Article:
Democrats forged ahead to move President Biden’s $1.9 trillion covid package through the Senate on Saturday, adopting the bill without any Republican support after a marathon debate that lasted over 24 hours.

It will now fall to the House to consider the sweeping package once again before it can become law and any of the aid can be dispersed.

Democrats are pledging to get the bill on Biden’s desk before mid-March, when unemployment benefits expire for millions of Americans.

Here’s a rundown of the Senate bill:

Major buckets

  • Unemployment benefits:
    • The package extends the existing $300 weekly unemployment benefit through Sept. 6, as well as provide a tax break on $10,000 in unemployment benefits.
    • On Friday night, Senate Democratic leaders reached an agreement over unemployment benefits with moderate Democratic Sen. Joe Manchin (D-W.Va.). The nine-hour standoff had threatened to derail Senate action on the bill.
    • The House legislation would have increased the weekly benefit from $300 to $400 per week through Aug. 29.
    • The $900 billion stimulus package passed in December provided the unemployed an extra $300 per week in benefits. That program expires in mid-March.
  • Stimulus checks:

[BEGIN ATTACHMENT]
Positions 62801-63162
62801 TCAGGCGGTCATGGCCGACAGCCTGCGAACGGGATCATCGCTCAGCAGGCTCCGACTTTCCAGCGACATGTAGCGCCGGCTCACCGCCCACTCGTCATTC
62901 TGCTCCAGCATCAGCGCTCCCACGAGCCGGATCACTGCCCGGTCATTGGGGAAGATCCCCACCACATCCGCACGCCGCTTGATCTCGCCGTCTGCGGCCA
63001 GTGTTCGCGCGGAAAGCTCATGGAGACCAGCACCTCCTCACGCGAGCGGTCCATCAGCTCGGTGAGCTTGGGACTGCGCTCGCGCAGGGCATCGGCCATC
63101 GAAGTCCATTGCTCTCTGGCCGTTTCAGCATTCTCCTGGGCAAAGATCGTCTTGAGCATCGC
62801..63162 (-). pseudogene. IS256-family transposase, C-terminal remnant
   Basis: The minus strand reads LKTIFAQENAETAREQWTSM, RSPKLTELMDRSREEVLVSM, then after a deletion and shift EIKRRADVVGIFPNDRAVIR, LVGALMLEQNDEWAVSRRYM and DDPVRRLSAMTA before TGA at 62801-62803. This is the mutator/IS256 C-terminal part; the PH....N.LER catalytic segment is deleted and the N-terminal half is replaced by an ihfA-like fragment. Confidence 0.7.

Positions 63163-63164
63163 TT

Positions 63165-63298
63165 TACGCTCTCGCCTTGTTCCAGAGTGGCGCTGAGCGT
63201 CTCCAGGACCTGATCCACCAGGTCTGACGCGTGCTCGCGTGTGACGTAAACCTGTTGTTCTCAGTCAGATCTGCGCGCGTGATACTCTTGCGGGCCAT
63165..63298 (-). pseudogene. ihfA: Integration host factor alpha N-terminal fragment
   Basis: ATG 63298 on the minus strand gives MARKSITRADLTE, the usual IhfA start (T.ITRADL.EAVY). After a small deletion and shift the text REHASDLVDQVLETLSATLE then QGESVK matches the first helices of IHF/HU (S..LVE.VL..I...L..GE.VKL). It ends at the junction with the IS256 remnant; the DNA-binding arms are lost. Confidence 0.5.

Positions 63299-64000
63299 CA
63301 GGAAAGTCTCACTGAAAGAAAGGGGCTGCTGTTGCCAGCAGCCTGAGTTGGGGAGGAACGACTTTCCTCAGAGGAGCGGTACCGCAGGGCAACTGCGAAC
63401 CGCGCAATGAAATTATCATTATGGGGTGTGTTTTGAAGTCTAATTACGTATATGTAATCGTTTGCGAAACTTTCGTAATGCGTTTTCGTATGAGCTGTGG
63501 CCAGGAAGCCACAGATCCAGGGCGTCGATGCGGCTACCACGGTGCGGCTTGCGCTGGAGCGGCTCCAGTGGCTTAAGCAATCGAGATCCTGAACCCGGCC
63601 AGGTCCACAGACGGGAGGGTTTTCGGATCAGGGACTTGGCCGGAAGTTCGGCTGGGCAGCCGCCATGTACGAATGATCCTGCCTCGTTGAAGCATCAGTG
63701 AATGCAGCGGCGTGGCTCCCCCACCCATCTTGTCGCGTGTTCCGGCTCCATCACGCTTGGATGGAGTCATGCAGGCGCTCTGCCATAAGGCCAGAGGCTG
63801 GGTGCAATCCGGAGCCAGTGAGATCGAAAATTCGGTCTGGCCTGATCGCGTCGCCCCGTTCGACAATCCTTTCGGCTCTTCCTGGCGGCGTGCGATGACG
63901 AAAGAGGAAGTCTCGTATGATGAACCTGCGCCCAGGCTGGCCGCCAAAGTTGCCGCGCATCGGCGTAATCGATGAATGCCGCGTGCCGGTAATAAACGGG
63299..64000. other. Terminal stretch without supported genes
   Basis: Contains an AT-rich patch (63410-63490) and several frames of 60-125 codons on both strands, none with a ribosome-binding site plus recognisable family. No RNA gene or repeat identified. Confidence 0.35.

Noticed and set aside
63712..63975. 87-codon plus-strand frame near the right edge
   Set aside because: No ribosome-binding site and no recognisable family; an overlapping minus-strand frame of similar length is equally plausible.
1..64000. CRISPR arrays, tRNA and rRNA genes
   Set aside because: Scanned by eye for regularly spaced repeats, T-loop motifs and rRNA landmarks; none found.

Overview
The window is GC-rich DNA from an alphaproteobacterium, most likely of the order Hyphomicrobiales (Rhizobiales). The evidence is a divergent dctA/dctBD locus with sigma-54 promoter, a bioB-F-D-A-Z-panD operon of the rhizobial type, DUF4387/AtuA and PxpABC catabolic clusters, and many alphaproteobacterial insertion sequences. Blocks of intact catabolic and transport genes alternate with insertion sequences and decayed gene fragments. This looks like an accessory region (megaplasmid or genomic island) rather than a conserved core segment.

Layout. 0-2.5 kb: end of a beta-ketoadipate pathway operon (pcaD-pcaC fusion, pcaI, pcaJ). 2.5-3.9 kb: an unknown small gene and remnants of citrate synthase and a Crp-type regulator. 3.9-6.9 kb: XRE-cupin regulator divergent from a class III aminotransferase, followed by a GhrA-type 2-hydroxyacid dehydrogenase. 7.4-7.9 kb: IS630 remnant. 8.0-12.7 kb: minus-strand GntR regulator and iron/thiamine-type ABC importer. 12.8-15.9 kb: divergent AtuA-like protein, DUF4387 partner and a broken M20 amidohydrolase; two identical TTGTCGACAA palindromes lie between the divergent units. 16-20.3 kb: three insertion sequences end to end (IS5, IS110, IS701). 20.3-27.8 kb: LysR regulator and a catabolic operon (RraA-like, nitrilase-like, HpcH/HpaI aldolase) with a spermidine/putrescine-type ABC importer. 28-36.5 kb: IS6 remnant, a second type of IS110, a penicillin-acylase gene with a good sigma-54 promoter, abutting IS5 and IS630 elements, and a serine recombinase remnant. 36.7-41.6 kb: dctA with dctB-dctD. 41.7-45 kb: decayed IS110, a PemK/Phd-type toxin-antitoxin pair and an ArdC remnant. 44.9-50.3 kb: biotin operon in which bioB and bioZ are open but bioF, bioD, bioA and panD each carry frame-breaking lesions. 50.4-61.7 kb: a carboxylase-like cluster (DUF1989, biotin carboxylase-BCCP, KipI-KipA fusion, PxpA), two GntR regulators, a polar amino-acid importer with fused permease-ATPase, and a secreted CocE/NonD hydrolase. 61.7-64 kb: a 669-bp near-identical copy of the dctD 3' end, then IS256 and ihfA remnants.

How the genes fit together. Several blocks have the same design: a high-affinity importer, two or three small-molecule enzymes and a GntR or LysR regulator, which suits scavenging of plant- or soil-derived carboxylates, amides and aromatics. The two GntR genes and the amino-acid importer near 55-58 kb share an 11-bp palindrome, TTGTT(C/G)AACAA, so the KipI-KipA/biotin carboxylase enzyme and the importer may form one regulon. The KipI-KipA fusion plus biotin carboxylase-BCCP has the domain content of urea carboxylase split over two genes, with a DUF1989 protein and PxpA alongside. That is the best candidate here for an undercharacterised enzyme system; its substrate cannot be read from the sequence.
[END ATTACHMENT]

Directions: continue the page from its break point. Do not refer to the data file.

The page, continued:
• The Senate bill would send $1,400 stimulus checks on top of the $600 payments issued through the stimulus bill passed in December. Roughly $400 billion of the package would go toward another round of checks.
    • Earlier this week, Biden agreed to narrow eligibility for a new round of $1,400 payments to appease more moderate Democrats. Under the new structure, the checks would phase out faster for those at higher income levels compared with the formula in Biden’s initial proposal and the House bill.
    • In the Senate version, individuals earning $75,000 per year and couples earning $150,000 would still receive the full $1,400-per-person benefit. However, the benefit would disappear for individuals earning more than $80,000 annually and couples earning more than $160,000.
    • For example, that means singles making between $80,000 and $100,000 and couples earning between $160,000 and $200,000 would be newly excluded from seeing any benefit under the revised structure.
  • Minimum wage:
    • An amendment offered by Sen. Bernie Sanders (I-Vt.) to increase the minimum wage to $15 did not win over enough Democratic support.
    • In a statement Friday, Sanders said: “If any Senator believes this is the last time they will cast a vote on whether or not to give a raise to 32 million Americans, they are sorely mistaken. We’re going to keep bringing it up, and we’re going to get it done because it is what the American people demand and need.”
    • Last month, the Senate parliamentarian ruled that the minimum wage hike was not permissible within the rules of budget reconciliation, the procedure Democrats are using to pass the relief bill with a simple majority instead of the 60 votes normally required.
    • The House bill included the minimum raise increase from $7.25 to $15.